Briefly explores the reasons the US wants China to join climate change as a developed nation, why China is opposed to it, and whether it is realistically “fair.”
Many news agencies, when North Korea attacked South Korea late this year, jumped to many old conclusions. The most common one that I’ve seen has been about reunification and more specifically that China will not like it simply because they would align with the United States. However, this simply misses a complex historical issue in the region. If you understand your history of the Asia/Pacific then you’d know that China once dominated the region, and so did Japan. Korea often being left to be conquered and pillaged making Korea extremely hostile to its neighbors.
I think it is safe to assume that Korea will be unified, the only question is when. At the current moment, the biggest issue is not who a unified Korea would ally with but rather who it would not ally with. The explanation of this is simple, as said before the Koreans dislike their neighbors (both China and Japan). Add in the fact that a unified Korea would overnight (with the industrial might of South Korea and military might of North Korea) become a vastly powerful superpower able to rival China. The other issue with this is that they would not just be a superpower, but a nuclear superpower. Therefore, as I’m sure you can conclude that this is not just an issue of alliances for China or Japan, but the creation of a nuclear superpower on their doorstep that hates them.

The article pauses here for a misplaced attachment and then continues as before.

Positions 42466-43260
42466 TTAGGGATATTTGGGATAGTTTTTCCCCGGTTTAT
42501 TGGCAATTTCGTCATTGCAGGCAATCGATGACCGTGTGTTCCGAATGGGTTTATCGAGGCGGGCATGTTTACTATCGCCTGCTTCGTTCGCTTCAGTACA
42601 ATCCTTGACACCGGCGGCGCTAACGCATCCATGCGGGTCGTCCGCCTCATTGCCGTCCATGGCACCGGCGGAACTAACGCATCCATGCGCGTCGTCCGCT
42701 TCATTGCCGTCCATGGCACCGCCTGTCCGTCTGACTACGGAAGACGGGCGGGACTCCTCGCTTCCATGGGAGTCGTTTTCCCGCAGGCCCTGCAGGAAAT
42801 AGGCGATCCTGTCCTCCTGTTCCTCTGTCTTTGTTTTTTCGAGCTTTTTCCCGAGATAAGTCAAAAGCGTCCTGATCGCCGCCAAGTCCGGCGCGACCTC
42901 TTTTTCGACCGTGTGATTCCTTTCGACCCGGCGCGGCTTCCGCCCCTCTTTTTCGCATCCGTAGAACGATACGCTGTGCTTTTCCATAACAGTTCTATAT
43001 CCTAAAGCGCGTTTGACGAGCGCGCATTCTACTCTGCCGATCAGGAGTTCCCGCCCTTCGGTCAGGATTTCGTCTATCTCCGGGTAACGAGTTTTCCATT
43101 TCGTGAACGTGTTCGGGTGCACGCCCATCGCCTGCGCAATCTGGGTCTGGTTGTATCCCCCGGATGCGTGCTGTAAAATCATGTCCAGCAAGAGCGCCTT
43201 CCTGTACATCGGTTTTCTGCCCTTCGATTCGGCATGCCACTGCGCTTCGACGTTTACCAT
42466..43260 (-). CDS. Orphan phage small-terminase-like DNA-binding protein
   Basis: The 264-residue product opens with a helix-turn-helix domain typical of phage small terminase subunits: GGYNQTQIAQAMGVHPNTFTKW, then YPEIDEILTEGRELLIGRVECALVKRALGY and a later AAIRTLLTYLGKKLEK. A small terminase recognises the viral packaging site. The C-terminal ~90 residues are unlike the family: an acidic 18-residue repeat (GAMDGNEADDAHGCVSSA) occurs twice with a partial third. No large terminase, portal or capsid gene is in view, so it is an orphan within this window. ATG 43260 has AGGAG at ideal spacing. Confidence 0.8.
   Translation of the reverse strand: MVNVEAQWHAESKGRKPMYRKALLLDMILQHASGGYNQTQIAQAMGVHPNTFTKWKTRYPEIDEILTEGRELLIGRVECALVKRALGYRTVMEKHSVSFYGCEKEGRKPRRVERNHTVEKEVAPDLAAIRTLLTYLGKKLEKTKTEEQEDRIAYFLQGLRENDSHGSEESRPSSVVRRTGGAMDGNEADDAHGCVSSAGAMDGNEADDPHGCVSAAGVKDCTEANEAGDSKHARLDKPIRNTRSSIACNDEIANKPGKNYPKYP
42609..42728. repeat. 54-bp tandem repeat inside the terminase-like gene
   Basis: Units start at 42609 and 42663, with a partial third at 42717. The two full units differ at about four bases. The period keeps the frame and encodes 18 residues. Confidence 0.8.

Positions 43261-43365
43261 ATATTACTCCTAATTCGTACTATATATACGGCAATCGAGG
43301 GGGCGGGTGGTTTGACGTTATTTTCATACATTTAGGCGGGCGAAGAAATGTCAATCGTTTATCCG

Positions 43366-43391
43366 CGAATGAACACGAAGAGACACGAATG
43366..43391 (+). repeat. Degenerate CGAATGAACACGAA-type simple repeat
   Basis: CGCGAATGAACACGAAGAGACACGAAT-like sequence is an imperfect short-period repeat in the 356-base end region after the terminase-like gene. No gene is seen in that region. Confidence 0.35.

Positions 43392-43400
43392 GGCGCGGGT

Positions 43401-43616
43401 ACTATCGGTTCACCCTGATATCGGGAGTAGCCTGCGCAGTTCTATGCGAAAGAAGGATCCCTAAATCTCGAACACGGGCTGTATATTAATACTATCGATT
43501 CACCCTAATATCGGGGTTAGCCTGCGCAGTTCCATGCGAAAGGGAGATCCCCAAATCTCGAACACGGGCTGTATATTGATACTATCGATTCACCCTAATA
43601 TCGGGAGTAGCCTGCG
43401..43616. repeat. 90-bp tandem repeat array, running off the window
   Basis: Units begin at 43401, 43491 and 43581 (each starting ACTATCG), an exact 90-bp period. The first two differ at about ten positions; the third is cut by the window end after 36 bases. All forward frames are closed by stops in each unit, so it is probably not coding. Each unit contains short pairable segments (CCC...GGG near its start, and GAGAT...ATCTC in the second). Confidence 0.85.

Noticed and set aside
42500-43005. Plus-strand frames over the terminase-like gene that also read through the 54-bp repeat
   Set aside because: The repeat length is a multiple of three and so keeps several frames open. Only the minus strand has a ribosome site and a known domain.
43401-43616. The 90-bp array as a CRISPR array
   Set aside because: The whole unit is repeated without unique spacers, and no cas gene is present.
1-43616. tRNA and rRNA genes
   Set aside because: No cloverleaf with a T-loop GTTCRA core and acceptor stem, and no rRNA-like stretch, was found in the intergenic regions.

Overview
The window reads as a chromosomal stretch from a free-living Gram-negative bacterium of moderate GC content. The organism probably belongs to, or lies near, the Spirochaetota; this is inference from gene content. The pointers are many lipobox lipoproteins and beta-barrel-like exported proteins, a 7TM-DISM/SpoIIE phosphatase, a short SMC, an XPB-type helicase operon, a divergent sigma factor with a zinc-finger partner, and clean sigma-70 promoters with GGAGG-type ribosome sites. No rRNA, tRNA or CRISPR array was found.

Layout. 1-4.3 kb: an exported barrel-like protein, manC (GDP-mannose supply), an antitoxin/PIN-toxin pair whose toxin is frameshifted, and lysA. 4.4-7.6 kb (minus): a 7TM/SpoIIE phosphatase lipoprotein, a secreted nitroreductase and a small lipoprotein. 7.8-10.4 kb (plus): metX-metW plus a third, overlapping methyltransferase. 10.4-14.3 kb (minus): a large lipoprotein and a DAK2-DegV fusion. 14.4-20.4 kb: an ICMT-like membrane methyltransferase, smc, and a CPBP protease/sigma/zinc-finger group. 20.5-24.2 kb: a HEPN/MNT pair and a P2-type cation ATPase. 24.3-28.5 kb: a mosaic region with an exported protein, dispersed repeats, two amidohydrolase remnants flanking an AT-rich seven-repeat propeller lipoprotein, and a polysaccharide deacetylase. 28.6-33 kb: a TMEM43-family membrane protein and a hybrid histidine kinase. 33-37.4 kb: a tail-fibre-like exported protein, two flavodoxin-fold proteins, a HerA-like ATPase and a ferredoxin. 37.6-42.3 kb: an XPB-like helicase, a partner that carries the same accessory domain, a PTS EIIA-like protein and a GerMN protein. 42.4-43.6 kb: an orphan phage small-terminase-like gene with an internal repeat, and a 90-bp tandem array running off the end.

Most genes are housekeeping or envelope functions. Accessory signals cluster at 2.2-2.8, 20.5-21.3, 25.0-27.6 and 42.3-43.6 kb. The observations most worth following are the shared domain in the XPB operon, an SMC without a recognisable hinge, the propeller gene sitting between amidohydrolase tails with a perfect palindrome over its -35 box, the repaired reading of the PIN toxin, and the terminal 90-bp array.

What will happen then? Well it is safe to assume that all three states in the region (the US, China, and Japan) will be engaging in satisficing for quite some time. Simply because the current system (even with North Korea becoming actively more aggressive) keeps the balance of power in the region stable.